In addition, according to Mary Sahady, the city’s chief financial officer, up to $ 17 million in ARPA funds could flow into the city from the Bristol County Commission, which also received a round of funding.

Disbursement of Bristol County Commission funds

Sahady said the Bristol County Commission is developing an application process for communities like Fall River in Bristol County to apply for ARPA funding.

“With the same eligible categories,” said Sahady.

And on Tuesday, the administration is sending the city council to accept a group of independent grants that the city recently awarded.

The grant funding will total more than $ 1.42 million in health, water and wastewater infrastructure, and public safety.

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A Health Department grant called MassCALL3 is funding the city’s Department of Health with $ 250,000 to build on the city’s drug abuse programs; and another US $ 50,000 Mass in Motion grant to promote healthy eating and active lifestyles.

Ferland’s water and sanitation department also received two grants; US Department of Commerce and Commerce for $ 1.056 million for Mothers Brook Canal Expansion Planning and Approval; and a US $ 42,950 Mass Trails grant to help the city improve and maintain trails.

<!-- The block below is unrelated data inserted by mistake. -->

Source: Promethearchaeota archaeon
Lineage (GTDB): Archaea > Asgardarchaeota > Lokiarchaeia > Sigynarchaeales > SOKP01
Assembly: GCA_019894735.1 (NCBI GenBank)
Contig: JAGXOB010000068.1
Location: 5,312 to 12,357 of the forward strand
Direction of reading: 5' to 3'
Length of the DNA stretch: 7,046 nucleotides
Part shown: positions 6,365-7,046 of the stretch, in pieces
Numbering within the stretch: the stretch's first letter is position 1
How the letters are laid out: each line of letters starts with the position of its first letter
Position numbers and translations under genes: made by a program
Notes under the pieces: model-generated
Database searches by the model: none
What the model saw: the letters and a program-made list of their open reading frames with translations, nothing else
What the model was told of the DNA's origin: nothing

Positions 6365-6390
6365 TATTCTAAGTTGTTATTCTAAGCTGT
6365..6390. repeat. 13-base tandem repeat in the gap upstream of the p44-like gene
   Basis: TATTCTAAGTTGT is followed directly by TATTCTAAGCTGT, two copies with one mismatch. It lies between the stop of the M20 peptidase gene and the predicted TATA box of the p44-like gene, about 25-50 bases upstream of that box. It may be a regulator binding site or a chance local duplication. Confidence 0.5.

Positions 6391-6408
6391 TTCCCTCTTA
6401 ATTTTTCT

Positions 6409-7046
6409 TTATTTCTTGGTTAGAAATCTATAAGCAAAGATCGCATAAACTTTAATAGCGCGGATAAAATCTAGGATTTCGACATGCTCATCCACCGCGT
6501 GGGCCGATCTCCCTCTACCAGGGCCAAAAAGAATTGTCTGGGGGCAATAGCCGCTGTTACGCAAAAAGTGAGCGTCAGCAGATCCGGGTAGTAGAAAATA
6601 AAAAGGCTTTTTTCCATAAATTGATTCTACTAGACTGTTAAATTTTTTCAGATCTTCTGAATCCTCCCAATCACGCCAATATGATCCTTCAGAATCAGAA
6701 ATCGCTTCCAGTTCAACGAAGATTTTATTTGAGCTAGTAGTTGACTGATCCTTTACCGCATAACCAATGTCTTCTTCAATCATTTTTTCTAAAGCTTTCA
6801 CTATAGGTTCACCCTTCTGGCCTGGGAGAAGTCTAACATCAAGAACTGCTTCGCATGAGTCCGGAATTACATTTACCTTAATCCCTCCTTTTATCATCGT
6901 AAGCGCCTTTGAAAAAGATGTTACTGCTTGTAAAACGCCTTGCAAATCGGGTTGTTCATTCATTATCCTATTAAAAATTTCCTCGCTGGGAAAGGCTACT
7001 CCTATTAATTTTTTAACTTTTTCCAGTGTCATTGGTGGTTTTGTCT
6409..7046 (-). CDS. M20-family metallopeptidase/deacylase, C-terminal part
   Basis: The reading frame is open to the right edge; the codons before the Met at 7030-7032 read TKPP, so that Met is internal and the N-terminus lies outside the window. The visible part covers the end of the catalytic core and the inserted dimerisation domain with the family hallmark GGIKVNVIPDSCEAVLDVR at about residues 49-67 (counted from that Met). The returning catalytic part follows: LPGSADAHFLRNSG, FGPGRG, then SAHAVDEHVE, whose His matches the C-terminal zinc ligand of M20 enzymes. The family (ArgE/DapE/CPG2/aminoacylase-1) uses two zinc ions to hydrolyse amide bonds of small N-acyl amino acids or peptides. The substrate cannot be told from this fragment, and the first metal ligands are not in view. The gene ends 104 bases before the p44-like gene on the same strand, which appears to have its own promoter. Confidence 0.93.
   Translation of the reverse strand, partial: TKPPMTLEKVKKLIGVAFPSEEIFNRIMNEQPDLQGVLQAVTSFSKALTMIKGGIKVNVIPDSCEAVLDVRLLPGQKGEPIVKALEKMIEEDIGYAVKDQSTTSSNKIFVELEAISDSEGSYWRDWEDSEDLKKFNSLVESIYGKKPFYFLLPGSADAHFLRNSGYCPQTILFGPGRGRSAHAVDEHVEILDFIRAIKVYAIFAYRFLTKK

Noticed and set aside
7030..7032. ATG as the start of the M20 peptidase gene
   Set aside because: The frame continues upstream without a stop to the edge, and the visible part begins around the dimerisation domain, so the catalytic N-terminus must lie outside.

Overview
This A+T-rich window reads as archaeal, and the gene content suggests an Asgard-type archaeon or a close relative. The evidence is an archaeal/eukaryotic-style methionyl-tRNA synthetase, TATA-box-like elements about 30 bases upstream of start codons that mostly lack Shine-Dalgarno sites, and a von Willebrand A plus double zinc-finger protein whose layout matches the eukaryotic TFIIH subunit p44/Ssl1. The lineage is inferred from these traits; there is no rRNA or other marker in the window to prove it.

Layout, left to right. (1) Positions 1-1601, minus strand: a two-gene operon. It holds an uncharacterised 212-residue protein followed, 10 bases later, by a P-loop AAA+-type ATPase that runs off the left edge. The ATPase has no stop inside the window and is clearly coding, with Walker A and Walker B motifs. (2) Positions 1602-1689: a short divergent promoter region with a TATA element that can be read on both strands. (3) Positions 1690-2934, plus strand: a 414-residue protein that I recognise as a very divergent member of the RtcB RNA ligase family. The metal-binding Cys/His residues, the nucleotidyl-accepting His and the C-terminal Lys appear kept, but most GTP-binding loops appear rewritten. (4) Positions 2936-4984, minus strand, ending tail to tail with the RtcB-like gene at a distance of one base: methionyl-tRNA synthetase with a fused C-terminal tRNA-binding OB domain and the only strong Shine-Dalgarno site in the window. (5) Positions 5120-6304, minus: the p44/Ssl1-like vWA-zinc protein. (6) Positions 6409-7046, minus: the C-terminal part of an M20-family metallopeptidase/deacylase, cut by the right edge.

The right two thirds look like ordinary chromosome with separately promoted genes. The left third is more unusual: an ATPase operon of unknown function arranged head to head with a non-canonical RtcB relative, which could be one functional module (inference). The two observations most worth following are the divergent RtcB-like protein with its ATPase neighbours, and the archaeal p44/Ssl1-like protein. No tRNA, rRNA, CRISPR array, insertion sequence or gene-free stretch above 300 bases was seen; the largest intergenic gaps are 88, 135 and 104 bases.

Police received a $ 30,000 grant from the Sex Offender Register to help identify sex offenders who violated registration rules.

Jo C. Goode can be reached at jgoode@heraldnews.com. Support local journalism by subscribing to The Herald News today!

County-level ARPA cash freed up for native governments, Vermont delegation publicizes

After months of deliberation, the U.S. Treasury Department will allow federal Covid-19 aid funds made available to county governments to go directly to Vermont cities and towns, the state’s congressional delegation said Friday.

That means the Vermont city councils will receive an additional $ 120 million in federal funds.

The American Rescue Plan Act, passed in March, provides separate funding for state, local, and city governments. The parishes of Vermont were US $ 76 million appropriated. The Treasury Department designated counties as a form of local government and withheld county-specific money from Vermont because Vermont county governments have no mechanisms to obtain it.